Introduction to the Devout Life

Introduction to the Devout Life

by St. Francis de Sales, Allan Ross (Editor)


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This masterpiece of Christian literature by a 16th-century priest explains how to live a holy life in the secular world. Drawn from the letters of St. Francis de Sales, it presents clear and direct advice about praying, resisting temptation, and maintaining devotion to God.
A key figure in France's Counter Reformation, St. Francis de Sales (1567–1622) served as Bishop of Geneva and was canonized in 1665. The popularity of his prolific writings on spirituality led to his nomination as the patron saint of authors and journalists. Today's readers feel a special affinity for St. Francis, whose suggestions for living a truly Christian life don't involve withdrawal from the world. In this enduring spiritual guide, his remarkably modern advice appears in the form of letters. The saint's frank and practical counsel ranges from embracing meditations that strengthen the resolve to maintain a virtuous existence to performing daily exercises that renew the soul.

Product Details

ISBN-13: 9780486471686
Publisher: Dover Publications
Publication date: 03/26/2009
Pages: 272
Sales rank: 94,528
Product dimensions: 5.30(w) x 8.40(h) x 0.60(d)

About the Author

A key figure in France's Counter Reformation, St. Francis de Sales (1567-1622) served as Bishop of Geneva and was canonized in 1665. The popularity of his prolific writings on spirituality led to his nomination as the patron saint of authors and journalists.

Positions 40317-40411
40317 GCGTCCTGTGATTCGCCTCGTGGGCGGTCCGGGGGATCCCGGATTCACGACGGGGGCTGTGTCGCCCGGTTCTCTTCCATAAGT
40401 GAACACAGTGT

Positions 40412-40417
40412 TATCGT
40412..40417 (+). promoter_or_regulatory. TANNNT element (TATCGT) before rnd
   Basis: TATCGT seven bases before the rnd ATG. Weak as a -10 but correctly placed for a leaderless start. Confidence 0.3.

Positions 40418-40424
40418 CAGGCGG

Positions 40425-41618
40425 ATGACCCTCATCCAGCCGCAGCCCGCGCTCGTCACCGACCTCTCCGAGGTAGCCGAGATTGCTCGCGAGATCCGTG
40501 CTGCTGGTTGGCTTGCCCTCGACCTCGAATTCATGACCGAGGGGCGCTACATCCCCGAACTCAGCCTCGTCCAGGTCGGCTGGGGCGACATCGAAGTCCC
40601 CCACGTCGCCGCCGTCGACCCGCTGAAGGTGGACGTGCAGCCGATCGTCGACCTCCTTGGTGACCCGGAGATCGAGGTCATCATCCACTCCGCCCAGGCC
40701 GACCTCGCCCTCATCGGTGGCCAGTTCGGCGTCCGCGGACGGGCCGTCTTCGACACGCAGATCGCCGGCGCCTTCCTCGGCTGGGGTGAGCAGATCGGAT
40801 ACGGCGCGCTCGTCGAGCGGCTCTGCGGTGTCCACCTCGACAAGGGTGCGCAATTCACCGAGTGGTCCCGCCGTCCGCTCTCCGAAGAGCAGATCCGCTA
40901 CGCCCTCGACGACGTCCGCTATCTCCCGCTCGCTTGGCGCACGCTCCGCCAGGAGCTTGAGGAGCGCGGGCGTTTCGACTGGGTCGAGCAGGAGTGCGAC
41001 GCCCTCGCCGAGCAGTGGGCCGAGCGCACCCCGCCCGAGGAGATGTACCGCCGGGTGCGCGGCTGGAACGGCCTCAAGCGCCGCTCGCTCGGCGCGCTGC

Read an Excerpt

Introduction to the Devout Life

By St. Francis de Sales, Allan Ross

Dover Publications, Inc.

Copyright © 2009 Dover Publications, Inc.
All rights reserved.
ISBN: 978-0-486-11742-3



YOU aspire to devotion, dearest Philothea, because being a Christian, you know that it is a virtue extremely pleasing to the divine Majesty: inasmuch as small faults committed in the beginning of any affair, in the progress thereof grow infinitely greater and in the end become almost irreparable, it is necessary before all things that you should know what the virtue of devotion is; for since there is but one true devotion, and very many which are false and vain, if you know not which is the true, you may very easily be deceived, and waste your time in following some devotion which is false and superstitious.

Aurelius was wont to paint all the faces in his pictures to the air and resemblance of the women whom he loved, and each one paints devotion according to his own passion and fancy. He that is given to fasting holds himself for very devout, if he do but fast, though his heart be full of rancour: and though he dare not moisten his tongue in wine or even in water for fear of transgressing sobriety, yet he scruples not to plunge it in the blood of his neighbour, by detraction and calumny. Another will account himself devout, for reciting a great multitude of prayers every day, although afterwards he gives his tongue full liberty to utter peevish, arrogant and injurious words among his familiars and neighbours. Another will readily draw an alms out of his purse to give it to the poor, but he cannot draw any gentleness out of his heart to forgive his enemies. Another will forgive his enemies, but will not make satisfaction to his creditors, unless forced by the law to do so. And yet all these persons are, in the common estimation, held to be devout, though they are by no means so. The servants of Saul sought for David in his house; but Michol having laid a statue in his bed, and having covered it with David's apparel, made them believe that it was David himself sick and sleeping: even so do many persons cover themselves with certain external actions belonging to holy devotion, and the world believes them to be truly devout and spiritual; whereas in reality they are but statues and phantoms of devotion.